This is how Rabbi Kook describes it:

"As soon as we approach a commandment's performance, all of the living letters which constitute our essence expand — we grow bigger, and become stronger and more forceful in the light of life and sublime existence which is resplendent and rich with the wealth of universal holiness and with the light of Torah and of wisdom.... and all of the universe is renewed with light and life. The judgment of the world turns meritorious because of our deeds; light and truth, good will and inward satisfaction grace every face."

When a Jew performs a mitzvah, the letters of his or her soul are magnified with an accelerated life force. Letters of Torah from the upper worlds of existence merge with the letters of the individual soul. This "wedding" between the upper and lower worlds causes a union of splendor and joy. Our will and G-d's will become one. We and the world are filled with supernal strength, wisdom, holiness, valor, harmony, and joy. The same wholeness which returned to the world upon the giving of the Torah now returns to our souls. In the meeting of a Jew and the mitzvah, the purpose of life is achieved. We stand in line with G-d's will for existence. The soul cleaves to G-d. Worlds merge, and the union brings rebirth to all of Creation.

Because of the soul's connection to all the world, each seemingly small mitzvah is, in truth, a cosmic deed which fills the world with untold blessing. The performance of a mitzvah fills the world with Torah, and with inner goodness and truth. We hold in our hands the fate of existence. Our good deeds infuse the world with merit. By observing the commandments of the Torah, we not only elevate our own life, we make the world a better place. In the Heavenly court, G-d's judgment is sweetened.

In effect, the Almighty has put in our hands the key to existence. Divine blessing and life are released in the world according to what we do (Nefesh HaChaim, Gate 1:3).

In eretz yisrael (the Land of Israel), the letters of our soul grow bigger. They are magnified thousands and thousands of times, even without doing a mitzvah, because just being in Israel is a mitzvah in itself.

Rabbi Kook writes:

"In eretz Yisrael, the letters of our souls grow bigger; there they reveal shining light; they are nurtured with independent life from the light of life of the whole Congregation of Israel; they are directly influenced from the secret of their original creation."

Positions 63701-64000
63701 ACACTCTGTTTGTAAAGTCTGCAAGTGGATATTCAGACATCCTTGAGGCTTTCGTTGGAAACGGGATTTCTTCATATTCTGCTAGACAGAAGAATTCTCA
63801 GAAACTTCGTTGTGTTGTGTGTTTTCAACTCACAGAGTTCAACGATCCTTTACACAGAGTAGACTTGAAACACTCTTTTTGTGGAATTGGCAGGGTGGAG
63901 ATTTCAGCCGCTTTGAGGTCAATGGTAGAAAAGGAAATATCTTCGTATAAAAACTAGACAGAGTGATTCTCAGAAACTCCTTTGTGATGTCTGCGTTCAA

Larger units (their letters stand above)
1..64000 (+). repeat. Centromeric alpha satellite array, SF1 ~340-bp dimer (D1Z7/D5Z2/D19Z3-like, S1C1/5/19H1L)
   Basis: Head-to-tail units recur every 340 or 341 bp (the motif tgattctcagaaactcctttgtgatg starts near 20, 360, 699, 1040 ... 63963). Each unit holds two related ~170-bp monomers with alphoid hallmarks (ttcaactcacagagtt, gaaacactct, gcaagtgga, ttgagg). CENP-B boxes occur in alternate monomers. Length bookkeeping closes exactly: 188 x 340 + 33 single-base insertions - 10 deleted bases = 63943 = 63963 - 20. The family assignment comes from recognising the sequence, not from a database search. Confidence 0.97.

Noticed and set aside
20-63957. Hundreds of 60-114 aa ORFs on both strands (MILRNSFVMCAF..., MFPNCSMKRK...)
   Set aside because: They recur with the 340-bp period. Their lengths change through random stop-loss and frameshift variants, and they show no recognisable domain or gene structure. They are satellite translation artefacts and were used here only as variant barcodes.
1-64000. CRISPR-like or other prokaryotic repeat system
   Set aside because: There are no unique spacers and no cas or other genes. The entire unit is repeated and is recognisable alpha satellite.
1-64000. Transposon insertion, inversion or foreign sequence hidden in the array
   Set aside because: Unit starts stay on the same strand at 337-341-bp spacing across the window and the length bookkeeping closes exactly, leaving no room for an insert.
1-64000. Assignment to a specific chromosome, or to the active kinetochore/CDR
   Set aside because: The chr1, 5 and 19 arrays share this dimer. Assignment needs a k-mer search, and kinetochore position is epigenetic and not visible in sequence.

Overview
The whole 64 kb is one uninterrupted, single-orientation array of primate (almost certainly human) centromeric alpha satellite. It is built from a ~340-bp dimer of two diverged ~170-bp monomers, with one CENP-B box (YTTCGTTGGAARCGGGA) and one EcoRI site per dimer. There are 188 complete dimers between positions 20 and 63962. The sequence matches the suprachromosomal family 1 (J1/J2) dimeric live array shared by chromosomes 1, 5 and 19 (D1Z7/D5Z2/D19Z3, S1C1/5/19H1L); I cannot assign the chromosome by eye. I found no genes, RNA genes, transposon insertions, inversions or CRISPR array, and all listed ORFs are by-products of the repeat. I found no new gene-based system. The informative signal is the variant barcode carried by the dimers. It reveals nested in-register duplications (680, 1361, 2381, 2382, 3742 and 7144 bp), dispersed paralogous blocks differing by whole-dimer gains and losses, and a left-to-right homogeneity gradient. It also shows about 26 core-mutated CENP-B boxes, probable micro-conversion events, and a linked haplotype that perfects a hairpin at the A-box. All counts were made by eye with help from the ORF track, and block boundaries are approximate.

In simple language, Rabbi Kook is saying that if there were a Geiger counter which could measure the existence of Hebrew letters, it would start to crackle with a thunderous noise the moment it approached the borders of Israel.

Eretz Yisrael is the Land of gigantic, 3-D letters. It is the land of indigenous alefs and bets. Like the giants which the Spies encountered in Hevron (Num. 13:22) and the gigantic fruit they found in the Land, the alphabet of eretz Yisrael dwarfs the Lilliputian alphabet of the Diaspora. The letters thrive in the air of Israel and draw body-building nutrients from its holy soil. In contrast, the letters of hutz l'aretz (outside of the Land) are stunted, like plants grown outside of their natural climate.

When a Jew makes aliyah to eretz Yisrael, our letters shift into high gear and multiply in size. All of our being gets bigger. We grow closer to G-d. Compared to the person we were in galut, we become larger than life. We transform into giants, filled with greater valor, greater holiness, greater happiness, and wisdom.

What is the secret of this change? In eretz Yisrael, our letters, like our souls, become the gigantic letters of clal yisrael (the community of Israel). They are no longer small, private, individual letters of the diaspora, living private individual lives — they multiply and multiply through their union with the nation of Israel. In the land of clal yisrael, our letters merge with the mega-soul of the nation, and not just with the neighborhood shul.